Evolution Sparks Debate Texas Board Of Education's Textbook Review
Turkeys are not the only things under fire this Thanksgiving week.
On Thursday night the Texas Board of Education delayed final approval of a new biology textbook produced by Pearson Education, until an "alleged 20 errors" about the theory of evolution are checked.
Social conservatives on the panel's citizens review board took issue with lessons presented in the book on natural selection because "selection operates as a selective but not a creative force." Pearson disputes the errors and refuses to make the changes. According to David Bradley, a leader among the boards' social conservatives, publishers of other biology textbooks have agreed to make the changes. "We have one publisher of one book that says they are not making changes," said Bradley.
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The school board's move is seen by some as a last ditch effort to inject creationism into schools. Creationism is a religious theory that states that a supernatural deity or force directly intervened in the creation of the physical world. Earlier this year Texas Board of Education's former chair Don McLeroy explicitly told the board that it should endorse textbooks that teach creationism alongside evolution enabling them to "strike the final blow to the teaching of evolution."
Evolution, the theory that life, including human life, evolved from earlier species, has been under fire in the United States since Charles Darwin first codified the theory in his seminal work On the Origin of Species by Means of Natural Selection. Perhaps the most famous case involving evolution was the 1925 Scopes Monkey Trial which accused Tennessee teacher John Scopes of violating the Tennessee Butler Act which outlawed teaching human evolution in state-funded schools. Scopes was found guilty, though the verdict was eventually overruled on a technicality. The law remained on the books until 1967 when another teacher, Gary L. Scott, was fired for teaching evolution in violation the act. Scott sued for reinstatement and filed a class action lawsuit for an injunction against enforcement of the law citing that it barred free speech. A bill repealing the Butler Act was eventually passed and signed into law on May 18 of that year.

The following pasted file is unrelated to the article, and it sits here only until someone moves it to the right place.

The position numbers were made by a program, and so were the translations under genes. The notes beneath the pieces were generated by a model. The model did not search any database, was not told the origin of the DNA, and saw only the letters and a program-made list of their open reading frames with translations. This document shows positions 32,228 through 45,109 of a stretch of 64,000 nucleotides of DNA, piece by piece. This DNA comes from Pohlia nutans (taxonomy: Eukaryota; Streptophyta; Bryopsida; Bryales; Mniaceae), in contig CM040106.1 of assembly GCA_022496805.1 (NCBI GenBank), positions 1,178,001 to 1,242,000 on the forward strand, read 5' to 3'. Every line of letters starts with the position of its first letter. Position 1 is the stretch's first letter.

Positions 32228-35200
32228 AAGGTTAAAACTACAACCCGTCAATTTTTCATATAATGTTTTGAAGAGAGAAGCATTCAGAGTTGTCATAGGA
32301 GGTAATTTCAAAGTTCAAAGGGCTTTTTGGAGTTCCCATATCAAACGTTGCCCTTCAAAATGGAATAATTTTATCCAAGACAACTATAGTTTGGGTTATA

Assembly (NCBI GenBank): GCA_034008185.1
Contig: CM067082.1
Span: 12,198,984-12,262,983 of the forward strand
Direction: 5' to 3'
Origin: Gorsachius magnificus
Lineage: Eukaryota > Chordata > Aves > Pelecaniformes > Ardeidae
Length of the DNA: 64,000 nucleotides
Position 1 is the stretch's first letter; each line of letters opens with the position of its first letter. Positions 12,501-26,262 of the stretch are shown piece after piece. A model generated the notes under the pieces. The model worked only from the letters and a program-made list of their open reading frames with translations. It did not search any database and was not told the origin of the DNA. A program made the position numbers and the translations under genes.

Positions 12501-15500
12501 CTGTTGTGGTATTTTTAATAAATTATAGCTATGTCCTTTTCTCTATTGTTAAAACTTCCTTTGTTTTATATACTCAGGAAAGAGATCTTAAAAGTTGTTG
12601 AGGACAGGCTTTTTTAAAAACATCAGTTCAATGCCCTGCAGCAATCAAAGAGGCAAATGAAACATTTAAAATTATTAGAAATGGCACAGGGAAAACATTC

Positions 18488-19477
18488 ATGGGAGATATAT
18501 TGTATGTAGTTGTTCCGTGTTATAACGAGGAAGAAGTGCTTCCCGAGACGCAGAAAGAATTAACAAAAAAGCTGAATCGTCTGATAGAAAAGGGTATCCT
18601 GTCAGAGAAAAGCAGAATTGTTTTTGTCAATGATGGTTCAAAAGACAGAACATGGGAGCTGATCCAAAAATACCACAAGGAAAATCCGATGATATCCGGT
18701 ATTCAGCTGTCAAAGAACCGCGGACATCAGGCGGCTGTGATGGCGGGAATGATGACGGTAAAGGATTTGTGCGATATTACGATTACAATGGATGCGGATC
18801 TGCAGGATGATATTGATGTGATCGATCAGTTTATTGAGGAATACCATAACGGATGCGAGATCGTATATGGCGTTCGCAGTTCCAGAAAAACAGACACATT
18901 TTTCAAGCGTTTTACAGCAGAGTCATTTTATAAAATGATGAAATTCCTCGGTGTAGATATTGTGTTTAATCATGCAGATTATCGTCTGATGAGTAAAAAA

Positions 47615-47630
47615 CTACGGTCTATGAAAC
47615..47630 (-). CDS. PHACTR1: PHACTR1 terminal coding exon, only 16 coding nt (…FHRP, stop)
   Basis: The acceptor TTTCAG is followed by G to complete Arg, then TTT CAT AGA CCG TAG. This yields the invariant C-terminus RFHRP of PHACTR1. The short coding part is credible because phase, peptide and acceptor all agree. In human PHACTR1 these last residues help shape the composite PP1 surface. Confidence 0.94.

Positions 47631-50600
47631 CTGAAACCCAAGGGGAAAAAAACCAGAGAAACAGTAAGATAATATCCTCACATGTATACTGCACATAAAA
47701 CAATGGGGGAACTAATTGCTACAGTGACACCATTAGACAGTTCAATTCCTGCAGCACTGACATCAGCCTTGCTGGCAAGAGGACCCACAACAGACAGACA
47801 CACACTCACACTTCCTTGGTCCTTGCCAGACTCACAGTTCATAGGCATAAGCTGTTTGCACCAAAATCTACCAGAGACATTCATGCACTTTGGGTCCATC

What makes the Texas School Board debate so compelling is that discussing evolution as a valid scientific theory continues to be seen as an affront to some religions. After all, Judeo-Christian religions, have long since come to terms that with the idea that the Earth revolves around the sun, and even the Catholic Church, says that the theory of evolution is compatible with Christianity. Secondly, what makes the Texas textbook controversy an issue of national importance is that its outcome will likely sway the rest of the country. Texas and California have the highest numbers of K-12 schools in the United States. Therefore these states' book selection processes influence what districts around the country choose as course materials. The outcome of the debate will directly impact the next generation of scientists, doctors, and thinkers.
Granted, theories of evolution are not without fault. Evolutionary biology itself is an evolving branch of scientific thought. But in the spirit of scientific debate, its faults should be discussed on scientific terms and not theistic ones.
The board will make its final decision on Friday.
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